Hydrochronology of a Proposed Deep Geological Repository for Low- and Intermediate-Level Nuclear Waste in Southern Ontario from U–Pb Dating of Secondary Minerals: Response to Alleghanian Events

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Earth Sciences



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Canadian Journal of Earth Sciences


U–Pb ages have been measured on secondary dolomite and silica cements in Cambrian sandstone at the base of an 840 m thick sub-horizontally bedded sedimentary sequence beneath the Bruce nuclear site in southern Ontario to document the history of fluid movement. Results show an average U–Pb age of 320 ± 10 Ma. The initial common Pb end member is slightly, but distinctly, enriched in 206Pb compared with that in older and younger calcite cements elsewhere within the sedimentary section. Combined with previous hydro-geochemical and fluid inclusion studies of the same rocks, the age is interpreted to record episodic migration of a saturated hydrothermal brine. Previously dated calcite cement in sub-horizontal fractures about 500 m higher in the stratigraphic section near the base of the Silurian sequence records similar U–Pb ages of 318 ± 10 Ma by laser ablation inductively coupled plasma mass spectrometry and 313 ± 1 Ma by isotope dilution thermal ionization mass spectrometry. We suggest that the subhorizontal fractures were generated by slumping that resulted from dissolution of underlying evaporite deposits. These ages overlap with the peak of plutonism in the Alleghanian mountains, which were being uplifted contemporaneously 500 km to the southeast. The results suggest the transport of hydrothermal brine from areas of crustal melting through the deep Cambrian sandstone aquifer, while at higher crustal levels meteoric water was also driven over equally large distances by hydraulic gradients from the Alleghanian mountains.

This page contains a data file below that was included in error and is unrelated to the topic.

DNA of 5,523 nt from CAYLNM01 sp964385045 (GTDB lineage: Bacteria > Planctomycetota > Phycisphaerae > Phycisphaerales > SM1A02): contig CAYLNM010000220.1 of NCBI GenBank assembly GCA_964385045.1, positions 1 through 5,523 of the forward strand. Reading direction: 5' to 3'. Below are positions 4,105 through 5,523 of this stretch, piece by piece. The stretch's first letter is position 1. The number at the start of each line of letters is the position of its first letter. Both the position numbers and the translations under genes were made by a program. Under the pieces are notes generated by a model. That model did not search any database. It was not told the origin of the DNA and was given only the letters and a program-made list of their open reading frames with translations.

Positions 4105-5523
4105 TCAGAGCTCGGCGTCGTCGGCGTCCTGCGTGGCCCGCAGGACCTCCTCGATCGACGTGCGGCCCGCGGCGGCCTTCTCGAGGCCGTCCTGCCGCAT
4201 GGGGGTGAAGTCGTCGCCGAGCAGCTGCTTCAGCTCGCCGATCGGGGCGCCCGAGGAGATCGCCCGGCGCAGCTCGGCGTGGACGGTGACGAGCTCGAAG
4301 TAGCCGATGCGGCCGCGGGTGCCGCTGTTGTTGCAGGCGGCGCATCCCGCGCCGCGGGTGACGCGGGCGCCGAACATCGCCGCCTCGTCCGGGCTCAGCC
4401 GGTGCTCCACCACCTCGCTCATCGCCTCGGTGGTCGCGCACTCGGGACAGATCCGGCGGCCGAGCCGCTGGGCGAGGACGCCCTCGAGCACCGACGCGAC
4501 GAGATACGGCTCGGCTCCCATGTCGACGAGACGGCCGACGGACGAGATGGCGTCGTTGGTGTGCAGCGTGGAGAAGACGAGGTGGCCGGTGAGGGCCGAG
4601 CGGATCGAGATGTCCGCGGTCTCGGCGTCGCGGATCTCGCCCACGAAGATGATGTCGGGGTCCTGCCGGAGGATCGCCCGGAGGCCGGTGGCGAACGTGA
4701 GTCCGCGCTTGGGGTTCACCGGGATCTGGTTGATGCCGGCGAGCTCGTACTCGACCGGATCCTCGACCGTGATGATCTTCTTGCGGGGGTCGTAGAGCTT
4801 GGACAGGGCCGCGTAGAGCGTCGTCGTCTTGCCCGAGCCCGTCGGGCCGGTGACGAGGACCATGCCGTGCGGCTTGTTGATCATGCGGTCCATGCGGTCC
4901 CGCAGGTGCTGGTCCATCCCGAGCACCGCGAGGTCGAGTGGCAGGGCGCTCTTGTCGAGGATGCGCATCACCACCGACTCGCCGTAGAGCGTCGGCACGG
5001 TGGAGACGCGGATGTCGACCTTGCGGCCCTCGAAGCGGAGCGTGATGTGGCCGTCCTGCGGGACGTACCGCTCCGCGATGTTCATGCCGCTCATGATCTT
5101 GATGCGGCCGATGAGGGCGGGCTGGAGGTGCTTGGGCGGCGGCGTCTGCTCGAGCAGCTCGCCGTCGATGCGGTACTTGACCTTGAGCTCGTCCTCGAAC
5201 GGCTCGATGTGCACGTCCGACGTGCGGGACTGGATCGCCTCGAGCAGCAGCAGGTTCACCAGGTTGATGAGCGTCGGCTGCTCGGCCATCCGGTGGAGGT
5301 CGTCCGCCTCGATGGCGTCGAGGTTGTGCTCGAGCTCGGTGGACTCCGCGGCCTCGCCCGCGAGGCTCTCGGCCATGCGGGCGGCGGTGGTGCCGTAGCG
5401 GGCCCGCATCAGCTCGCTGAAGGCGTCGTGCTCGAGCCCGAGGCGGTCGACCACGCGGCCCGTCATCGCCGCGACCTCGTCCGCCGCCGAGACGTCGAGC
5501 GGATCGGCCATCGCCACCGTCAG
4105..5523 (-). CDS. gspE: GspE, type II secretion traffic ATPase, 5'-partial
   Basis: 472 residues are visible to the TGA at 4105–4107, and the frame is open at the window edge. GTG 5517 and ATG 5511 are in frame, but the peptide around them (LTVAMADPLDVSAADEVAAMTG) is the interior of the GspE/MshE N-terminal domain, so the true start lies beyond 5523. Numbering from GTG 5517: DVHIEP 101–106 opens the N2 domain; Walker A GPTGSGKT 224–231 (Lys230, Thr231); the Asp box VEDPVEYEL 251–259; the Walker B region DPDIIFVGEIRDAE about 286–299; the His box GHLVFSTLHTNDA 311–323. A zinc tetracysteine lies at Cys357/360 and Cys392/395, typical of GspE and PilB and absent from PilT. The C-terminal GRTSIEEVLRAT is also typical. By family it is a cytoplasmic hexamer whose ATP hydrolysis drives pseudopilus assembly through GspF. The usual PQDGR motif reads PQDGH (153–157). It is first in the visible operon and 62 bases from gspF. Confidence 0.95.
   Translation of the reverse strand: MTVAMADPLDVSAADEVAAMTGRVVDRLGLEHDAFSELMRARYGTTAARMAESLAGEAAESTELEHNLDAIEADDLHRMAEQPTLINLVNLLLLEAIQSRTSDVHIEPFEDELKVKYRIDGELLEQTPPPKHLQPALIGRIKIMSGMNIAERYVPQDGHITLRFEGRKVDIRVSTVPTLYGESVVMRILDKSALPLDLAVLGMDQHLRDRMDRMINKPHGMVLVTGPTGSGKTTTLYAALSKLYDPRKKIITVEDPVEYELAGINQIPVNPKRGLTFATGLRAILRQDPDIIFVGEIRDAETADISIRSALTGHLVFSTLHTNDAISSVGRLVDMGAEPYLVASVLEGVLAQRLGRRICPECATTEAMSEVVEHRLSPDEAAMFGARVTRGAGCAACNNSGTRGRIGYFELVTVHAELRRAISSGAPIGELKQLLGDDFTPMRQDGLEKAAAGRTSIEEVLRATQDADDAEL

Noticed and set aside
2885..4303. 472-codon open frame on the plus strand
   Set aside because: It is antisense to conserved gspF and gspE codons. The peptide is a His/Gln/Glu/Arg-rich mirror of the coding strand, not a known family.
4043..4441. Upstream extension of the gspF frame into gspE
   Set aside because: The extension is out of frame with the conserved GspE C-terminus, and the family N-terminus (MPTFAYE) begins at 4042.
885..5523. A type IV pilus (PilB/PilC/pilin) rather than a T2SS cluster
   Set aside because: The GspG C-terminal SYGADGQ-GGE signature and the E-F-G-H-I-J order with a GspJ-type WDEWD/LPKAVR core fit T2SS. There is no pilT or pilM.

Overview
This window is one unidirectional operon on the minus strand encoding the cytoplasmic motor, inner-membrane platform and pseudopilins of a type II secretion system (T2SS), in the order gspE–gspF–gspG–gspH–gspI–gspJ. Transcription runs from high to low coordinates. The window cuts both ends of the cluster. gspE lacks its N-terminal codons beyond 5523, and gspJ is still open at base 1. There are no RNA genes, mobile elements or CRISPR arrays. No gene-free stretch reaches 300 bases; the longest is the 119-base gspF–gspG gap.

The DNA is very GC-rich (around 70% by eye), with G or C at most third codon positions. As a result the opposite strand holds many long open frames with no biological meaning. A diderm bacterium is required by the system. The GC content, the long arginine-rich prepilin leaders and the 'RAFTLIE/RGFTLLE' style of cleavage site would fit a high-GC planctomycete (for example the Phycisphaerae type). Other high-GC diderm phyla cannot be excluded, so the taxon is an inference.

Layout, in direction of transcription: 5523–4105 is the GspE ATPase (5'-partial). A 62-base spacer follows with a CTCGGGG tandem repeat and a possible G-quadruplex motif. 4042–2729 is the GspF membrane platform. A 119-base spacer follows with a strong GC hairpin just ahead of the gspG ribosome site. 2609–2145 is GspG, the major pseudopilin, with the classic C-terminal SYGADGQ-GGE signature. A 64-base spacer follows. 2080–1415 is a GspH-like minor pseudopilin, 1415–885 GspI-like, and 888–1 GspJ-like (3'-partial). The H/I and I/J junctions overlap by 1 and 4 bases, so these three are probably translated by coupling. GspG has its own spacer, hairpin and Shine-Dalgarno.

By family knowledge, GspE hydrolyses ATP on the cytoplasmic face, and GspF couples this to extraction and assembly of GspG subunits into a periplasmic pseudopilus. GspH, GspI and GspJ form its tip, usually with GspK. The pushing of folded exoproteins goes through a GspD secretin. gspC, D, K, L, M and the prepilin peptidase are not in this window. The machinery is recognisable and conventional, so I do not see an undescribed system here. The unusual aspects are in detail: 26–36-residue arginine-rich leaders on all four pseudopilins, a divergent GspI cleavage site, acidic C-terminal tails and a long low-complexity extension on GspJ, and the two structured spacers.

For more information on the published version, visit Canadian Science Publishing's Website, doi:dx.doi.org/10.1139/cjes-2019-0005).

This paper is one of two companion papers published in this issue of Canadian Journal of Earth Sciences (Davis et al. 2020. Canadian Journal of Earth Sciences. This issue. doi:dx.doi.org/10.1139/cjes-2019-0004).



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